Our original plan had us missing London on this trip and starting our European holiday in Dublin. But fortuitously, the Dublin flights necessitated passing through London to get to the Irish capital. If we needed to stop in London, we might as well stay for a day.
When we last visited London in August 2008, there were only a few breweries left in the British capital, Fullers, Meantime, and Brew Wharf. In the subsequent 26 months, London has experienced an American-style craft brewery explosion throughout the city.
An early landing at Heathrow gave us time for a full day of beer exploring in London. Luckily, we were able to take a quick shower at our hotel before getting on the Tube for Greenwich. We met our friend and beer guide for the day, Paul, at Meantime’s brand new Old Brewery. Located in the old Royal Naval College, the Old Brewery was the first in a succession of the new breweries we were going to visit on the day.
Paul, Merideth and I took a seat in the bar area which occupies the front part of the building. Behind that separated by the short corridor, is the cafe by day, restaurant by night. It is also where the brewing plant is located. The six barrel kit is meant to be a research and development platform for Meantime, as well as experimenting with unique, limited edition brews.
The full range of Meantime brews were available for us to try. That wasn’t necessary, though, as we visited their pub on our last trip. Being in London, I started with their London Pale Ale on cask. Merideth, not being a real ale fan, was delighted to hear that the house brew they had on was a Kellerbier. She ordered it with great enthusiasm. I followed up my Pale Ale with the Kellerbier as I needed to try the house beer for the brewery to count on The List. Merideth really liked the Kellerbier, where I felt it could have had a bit more ‘keller’ feel to it. Both beers were light and very easy to drink, something that our first day, jet-lagged, minds appreciated. It was going to be a long day, so we moved on after both of us had filled the brewery list requirement.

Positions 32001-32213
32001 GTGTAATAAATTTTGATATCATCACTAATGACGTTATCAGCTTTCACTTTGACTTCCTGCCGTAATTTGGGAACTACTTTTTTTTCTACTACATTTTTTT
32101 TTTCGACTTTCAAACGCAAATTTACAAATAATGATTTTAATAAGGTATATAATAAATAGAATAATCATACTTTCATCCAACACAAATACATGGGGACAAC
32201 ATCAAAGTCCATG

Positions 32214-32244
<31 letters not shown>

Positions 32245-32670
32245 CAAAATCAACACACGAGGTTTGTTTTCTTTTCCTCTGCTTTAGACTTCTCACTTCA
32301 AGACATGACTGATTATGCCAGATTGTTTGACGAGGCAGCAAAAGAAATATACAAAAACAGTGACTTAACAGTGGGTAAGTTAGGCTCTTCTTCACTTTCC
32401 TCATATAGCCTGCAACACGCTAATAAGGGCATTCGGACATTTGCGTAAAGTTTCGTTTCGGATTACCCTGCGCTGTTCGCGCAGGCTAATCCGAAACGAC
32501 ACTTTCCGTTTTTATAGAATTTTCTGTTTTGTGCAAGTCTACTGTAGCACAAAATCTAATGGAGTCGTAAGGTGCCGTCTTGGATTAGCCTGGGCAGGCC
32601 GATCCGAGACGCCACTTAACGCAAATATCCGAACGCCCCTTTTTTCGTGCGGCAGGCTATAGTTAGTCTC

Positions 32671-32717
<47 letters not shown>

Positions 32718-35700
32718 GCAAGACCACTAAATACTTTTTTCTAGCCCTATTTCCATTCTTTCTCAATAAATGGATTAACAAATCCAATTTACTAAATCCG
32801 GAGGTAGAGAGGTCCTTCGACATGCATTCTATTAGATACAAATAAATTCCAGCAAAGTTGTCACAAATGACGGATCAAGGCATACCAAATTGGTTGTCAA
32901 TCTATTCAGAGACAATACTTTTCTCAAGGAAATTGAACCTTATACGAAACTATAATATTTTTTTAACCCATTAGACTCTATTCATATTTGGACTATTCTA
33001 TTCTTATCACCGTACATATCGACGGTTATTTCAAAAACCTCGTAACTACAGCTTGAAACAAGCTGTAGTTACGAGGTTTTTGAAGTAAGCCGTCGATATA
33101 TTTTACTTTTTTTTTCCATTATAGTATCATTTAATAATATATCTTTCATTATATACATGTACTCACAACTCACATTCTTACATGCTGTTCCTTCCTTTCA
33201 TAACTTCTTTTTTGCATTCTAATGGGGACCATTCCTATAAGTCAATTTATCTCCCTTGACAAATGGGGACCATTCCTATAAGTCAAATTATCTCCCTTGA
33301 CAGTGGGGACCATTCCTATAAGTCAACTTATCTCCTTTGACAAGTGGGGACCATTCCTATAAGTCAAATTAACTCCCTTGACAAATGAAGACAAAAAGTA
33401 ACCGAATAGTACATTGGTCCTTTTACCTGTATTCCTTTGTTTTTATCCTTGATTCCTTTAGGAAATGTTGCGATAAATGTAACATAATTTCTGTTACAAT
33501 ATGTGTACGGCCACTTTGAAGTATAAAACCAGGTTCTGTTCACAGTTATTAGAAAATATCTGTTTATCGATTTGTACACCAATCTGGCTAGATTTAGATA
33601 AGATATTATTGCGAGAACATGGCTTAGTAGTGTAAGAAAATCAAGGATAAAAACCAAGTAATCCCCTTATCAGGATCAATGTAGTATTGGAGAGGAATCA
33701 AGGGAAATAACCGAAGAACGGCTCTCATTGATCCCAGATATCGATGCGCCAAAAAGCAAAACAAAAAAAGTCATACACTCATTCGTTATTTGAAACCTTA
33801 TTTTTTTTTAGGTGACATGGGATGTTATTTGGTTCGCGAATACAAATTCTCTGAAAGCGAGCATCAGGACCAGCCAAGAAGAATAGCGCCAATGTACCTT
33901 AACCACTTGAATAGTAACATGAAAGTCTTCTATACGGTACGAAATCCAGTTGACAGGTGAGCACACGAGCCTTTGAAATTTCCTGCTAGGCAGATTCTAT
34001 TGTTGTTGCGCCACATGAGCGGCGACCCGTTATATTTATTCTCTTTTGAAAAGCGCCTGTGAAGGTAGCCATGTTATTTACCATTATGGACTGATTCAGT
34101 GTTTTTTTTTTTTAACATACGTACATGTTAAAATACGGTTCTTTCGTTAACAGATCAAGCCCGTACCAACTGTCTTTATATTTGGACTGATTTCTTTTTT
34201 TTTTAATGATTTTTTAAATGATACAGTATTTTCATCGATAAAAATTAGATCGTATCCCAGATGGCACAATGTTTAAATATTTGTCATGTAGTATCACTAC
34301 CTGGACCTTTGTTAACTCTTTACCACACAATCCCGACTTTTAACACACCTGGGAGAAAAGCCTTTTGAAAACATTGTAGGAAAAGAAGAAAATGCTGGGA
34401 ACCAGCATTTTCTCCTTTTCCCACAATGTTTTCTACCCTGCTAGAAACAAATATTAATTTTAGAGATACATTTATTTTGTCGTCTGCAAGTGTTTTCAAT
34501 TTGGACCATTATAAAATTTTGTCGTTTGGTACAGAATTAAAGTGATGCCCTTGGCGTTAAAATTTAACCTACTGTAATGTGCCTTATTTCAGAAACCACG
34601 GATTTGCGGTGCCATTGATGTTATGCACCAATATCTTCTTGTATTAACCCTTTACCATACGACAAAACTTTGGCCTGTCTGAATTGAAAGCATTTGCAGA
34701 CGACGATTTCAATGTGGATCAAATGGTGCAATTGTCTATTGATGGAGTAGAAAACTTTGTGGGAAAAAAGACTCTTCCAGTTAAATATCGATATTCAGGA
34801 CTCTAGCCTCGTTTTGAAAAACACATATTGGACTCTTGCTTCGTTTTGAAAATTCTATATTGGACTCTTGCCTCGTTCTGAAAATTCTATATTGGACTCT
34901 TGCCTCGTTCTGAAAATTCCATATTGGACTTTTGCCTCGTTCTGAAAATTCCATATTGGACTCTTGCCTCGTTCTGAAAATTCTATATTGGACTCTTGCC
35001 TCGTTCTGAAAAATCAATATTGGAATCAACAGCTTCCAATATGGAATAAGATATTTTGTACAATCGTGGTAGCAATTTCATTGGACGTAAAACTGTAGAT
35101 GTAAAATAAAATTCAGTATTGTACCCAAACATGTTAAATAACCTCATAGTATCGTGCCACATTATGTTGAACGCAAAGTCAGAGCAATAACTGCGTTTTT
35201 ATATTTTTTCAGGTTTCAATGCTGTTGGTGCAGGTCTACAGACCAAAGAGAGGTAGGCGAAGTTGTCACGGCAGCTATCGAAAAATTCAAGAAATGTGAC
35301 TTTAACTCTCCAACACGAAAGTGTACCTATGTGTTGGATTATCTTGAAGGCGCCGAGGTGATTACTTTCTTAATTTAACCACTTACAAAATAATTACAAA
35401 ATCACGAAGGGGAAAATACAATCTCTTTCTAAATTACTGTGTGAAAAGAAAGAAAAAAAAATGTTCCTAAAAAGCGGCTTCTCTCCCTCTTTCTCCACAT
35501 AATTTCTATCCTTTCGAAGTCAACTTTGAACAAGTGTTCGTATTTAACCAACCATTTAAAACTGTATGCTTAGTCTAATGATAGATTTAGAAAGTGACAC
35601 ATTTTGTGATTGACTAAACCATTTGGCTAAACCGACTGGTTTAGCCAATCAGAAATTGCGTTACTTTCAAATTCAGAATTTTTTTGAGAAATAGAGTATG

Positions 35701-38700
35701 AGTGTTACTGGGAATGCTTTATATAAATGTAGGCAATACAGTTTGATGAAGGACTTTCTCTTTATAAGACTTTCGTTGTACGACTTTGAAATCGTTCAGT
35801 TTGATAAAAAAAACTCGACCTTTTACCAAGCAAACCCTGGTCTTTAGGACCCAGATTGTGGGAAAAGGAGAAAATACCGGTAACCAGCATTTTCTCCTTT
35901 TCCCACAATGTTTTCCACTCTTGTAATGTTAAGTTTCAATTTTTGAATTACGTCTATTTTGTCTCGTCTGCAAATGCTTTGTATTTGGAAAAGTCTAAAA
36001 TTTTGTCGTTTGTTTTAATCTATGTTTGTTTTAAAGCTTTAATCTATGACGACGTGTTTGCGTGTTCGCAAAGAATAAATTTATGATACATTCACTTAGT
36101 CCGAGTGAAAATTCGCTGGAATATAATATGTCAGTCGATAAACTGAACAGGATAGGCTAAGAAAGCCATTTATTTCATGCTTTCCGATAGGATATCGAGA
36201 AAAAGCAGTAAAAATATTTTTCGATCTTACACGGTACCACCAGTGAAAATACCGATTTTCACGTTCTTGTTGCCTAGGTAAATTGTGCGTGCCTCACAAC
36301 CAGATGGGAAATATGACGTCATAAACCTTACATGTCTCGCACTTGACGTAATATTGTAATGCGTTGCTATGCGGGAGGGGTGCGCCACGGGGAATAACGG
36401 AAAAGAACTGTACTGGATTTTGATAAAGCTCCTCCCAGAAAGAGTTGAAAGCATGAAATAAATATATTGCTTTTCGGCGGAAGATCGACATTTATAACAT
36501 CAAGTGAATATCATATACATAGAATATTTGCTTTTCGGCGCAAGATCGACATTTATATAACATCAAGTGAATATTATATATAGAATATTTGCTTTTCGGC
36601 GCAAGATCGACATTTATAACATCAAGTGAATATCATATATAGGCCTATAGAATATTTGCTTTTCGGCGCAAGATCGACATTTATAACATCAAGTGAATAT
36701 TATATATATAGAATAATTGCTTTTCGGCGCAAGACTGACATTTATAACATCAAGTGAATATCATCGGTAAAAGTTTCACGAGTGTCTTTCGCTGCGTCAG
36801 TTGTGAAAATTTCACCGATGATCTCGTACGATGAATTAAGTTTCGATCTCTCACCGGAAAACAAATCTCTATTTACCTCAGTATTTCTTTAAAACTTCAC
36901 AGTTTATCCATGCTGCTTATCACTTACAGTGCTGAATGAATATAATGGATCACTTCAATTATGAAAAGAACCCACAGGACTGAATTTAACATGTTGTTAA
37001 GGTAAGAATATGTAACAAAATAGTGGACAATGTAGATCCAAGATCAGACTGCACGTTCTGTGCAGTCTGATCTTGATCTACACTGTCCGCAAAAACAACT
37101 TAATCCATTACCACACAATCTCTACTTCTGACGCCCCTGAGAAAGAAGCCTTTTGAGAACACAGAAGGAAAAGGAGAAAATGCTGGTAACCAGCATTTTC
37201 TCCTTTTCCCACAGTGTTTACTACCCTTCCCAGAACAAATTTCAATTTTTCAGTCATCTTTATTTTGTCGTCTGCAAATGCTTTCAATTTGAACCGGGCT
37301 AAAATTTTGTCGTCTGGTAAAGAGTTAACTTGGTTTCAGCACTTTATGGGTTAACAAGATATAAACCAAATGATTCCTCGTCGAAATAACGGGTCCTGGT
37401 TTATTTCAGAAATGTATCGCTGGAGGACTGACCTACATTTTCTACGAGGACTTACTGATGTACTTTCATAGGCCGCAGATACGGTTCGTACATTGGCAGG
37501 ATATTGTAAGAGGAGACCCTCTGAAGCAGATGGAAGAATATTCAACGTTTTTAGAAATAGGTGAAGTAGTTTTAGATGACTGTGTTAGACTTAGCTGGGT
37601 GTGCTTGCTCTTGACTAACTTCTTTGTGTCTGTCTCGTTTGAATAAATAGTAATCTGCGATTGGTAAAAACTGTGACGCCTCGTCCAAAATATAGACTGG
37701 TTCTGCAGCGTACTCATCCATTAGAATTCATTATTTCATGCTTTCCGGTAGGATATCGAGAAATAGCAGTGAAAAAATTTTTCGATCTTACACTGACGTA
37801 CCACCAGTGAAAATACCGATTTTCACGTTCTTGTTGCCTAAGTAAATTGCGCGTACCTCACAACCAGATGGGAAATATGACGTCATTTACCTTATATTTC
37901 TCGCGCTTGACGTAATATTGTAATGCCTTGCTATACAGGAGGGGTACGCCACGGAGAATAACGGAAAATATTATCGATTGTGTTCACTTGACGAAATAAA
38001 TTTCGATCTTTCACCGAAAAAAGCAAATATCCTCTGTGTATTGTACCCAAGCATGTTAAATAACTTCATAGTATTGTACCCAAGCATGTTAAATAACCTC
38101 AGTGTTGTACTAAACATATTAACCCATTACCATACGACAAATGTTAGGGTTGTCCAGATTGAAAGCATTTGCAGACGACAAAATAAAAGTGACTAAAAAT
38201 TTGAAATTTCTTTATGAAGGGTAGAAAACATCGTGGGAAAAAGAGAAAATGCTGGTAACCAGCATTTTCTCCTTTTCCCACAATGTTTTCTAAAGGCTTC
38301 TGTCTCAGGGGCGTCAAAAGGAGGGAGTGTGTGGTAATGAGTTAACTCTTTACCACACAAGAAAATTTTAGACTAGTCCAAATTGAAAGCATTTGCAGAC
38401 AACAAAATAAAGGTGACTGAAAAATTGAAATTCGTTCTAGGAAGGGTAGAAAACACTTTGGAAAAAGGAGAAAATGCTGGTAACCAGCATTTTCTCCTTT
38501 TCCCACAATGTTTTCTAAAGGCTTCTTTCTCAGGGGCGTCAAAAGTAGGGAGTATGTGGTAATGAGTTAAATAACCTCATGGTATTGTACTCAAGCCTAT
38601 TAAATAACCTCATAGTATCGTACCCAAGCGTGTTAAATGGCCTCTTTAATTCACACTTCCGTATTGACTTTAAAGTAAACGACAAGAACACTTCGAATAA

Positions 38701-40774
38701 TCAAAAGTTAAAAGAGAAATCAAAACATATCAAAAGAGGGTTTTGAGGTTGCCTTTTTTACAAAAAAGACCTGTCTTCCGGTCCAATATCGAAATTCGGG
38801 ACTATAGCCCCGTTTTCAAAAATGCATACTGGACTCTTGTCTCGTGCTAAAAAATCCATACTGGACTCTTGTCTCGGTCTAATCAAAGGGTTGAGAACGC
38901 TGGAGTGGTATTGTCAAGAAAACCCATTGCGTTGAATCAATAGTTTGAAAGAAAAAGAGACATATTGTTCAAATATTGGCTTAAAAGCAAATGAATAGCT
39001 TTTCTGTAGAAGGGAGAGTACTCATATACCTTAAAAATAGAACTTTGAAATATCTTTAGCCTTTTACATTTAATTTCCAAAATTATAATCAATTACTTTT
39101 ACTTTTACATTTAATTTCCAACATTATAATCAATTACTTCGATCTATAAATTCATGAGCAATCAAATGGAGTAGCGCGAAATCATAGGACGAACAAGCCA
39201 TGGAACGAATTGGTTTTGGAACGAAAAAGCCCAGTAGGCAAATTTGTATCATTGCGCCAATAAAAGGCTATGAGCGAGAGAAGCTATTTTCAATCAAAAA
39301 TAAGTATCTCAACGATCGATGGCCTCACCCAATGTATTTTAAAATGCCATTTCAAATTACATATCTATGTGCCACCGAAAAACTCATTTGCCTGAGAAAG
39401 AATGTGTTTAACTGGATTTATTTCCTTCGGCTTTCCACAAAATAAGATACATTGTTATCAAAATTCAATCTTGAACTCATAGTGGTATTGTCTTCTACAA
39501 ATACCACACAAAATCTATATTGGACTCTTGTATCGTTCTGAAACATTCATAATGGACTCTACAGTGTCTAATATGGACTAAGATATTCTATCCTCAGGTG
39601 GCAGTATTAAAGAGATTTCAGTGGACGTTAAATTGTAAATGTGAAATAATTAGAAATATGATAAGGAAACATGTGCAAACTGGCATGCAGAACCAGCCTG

The first of the ‘new breed’ of London breweries we visited was Kernel. Since Kernel first came on the London scene, there has been a great amount of buzz on the Interwebs about their brews. This was the one place we HAD to visit on our one day visit. A good 10 minute walk from London Bridge, Kernel was located in an industrial space below the railroad tracks. Oddly enough, the first smell that greeted us as we entered what we thought was the brewery was cheese. It turns out that Kernel shares their long and narrow space with a cheese maker and an importer. As we passed the huge wheel of Parmesan, we had to remind ourselves we were there for beer.
Brewer/owner Evin O’Riordain runs a hands on operation at Kernel, down to the “hand crafted” beer labels that adorn their bottles. We were able to try three beers during our visit. Thanks to Phil Lowery who magically appeared while we were waiting for Evin to return from a delivery, we started with a rich and powerful Imperial Stout. At 12.5% ABV, the inky dark brew, while not best for our jet lag, was the perfect antidote for the chill in the air.
When Evin returned, we made our introductions and continued with the sampling. Simcoe IPA, at 7.1% ABV, was an example of what sets this new breed of brewer apart, the marrying of English brewing traditions with American hops. The IPA was one of those ‘wow’ beers that could challenge anything the West Coast has to offer. Our last beer, an 7.8% ABV Export Stout, was based on a 1890 London recipe.